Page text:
In order to benefit from your artificial joint for as long as possible, it has to be firmly anchored in the bone. There are three recognised techniques available for anchoring the endoprosthesis:
Bone cement and more: how the artificial joint is held in the bone
- Cemented endoprosthesis:
In this case a polymer, referred to as a bone cement, is used to fix the endoprosthesis. A cemented endoprosthesis can bear weight immediately after joint replacement surgery and thus enables the patient to get moving again quickly. In order to prevent the joint from becoming infected, an antibiotic-loaded bone cement can be used. One example of a bone cement that has been used and trusted for more than 60 years is PALACOS® from Heraeus Medical.
- Cementless endoprosthesis:
Alternatively, the surgeon can anchor the artificial joint without bone cement. In this case, the bone slowly grows into the endoprosthesis and only creates a firm connection after some time.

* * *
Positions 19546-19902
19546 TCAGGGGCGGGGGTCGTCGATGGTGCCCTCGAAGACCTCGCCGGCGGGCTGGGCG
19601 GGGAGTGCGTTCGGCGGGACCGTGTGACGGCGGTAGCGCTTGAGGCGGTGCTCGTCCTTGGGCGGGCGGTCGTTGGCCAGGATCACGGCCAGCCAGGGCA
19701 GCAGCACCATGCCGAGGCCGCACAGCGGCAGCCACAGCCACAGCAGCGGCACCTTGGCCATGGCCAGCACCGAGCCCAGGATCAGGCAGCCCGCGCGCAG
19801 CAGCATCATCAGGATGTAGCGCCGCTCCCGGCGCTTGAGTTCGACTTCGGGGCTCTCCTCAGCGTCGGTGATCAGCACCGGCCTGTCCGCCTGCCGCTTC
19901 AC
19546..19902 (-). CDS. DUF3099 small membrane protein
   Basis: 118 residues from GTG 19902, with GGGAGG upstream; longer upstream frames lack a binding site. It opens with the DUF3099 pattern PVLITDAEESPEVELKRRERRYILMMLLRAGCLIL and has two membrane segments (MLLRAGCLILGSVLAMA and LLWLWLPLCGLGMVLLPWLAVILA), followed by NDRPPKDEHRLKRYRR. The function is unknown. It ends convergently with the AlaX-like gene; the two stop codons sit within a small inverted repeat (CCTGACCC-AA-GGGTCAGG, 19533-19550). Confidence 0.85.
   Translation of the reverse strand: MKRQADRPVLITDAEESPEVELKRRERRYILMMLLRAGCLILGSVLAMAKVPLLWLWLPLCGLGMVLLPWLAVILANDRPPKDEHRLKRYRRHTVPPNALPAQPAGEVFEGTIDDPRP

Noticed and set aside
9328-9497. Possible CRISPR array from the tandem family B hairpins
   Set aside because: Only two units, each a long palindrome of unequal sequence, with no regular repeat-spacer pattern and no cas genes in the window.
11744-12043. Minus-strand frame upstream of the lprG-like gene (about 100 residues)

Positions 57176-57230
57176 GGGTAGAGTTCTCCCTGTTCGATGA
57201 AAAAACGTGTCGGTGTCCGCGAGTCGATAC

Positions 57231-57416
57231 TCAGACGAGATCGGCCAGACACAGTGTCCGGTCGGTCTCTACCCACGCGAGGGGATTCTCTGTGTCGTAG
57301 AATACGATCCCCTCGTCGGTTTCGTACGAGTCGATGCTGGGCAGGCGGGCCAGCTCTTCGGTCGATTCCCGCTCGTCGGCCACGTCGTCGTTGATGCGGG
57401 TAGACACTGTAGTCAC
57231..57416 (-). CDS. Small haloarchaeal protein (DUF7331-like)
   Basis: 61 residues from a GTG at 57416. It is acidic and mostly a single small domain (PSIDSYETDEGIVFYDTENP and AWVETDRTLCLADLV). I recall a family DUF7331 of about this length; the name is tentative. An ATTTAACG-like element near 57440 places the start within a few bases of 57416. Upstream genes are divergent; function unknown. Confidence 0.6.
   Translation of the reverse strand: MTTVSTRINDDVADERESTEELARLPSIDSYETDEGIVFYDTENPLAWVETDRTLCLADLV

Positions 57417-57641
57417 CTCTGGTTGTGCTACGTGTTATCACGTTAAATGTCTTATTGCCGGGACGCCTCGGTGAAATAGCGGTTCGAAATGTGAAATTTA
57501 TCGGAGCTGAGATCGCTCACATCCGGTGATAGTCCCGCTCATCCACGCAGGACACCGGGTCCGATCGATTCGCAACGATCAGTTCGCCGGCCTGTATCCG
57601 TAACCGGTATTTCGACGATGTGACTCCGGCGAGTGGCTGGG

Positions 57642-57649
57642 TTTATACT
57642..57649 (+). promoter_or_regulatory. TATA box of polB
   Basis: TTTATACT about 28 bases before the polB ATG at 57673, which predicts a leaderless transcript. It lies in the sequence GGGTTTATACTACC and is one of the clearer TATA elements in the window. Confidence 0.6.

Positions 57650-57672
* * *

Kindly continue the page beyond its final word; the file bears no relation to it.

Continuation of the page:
- Hybrid endoprosthesis:
This is the combination of a cementless and cemented endoprosthesis. Part of the endoprosthesis is anchored with bone cement, while the other part is fixed without cement.
The procedure used for each individual case depends on a number of factors, including the age of the patient, any pre-existing conditions, such as diabetes and the bone quality. Globally, regional differences and the training of surgeons also play a role in the choice of endoprosthesis and surgical technique used.
Studies show that cemented endoprostheses have a particularly long lifetime. This prevents the need for surgery to replace joints or at least defers it for a long time. The infection risk is also significantly reduced when using an antibiotic-loaded bone cement.
An aside: what is bone cement exactly?
Bone cement is not actually a cement, but is instead a polymer made up of two components. The technical name is polymethyl methacrylate (PMMA). It is mixed up from a liquid and powder immediately before insertion of the artificial joint, and then cures completely within a few minutes. Bone cement enables the endoprosthesis to be firmly anchored and thus enables force to be transferred between the bone and the artificial joint. Bone cement has been successfully used for more than 60 years to anchor artificial joints.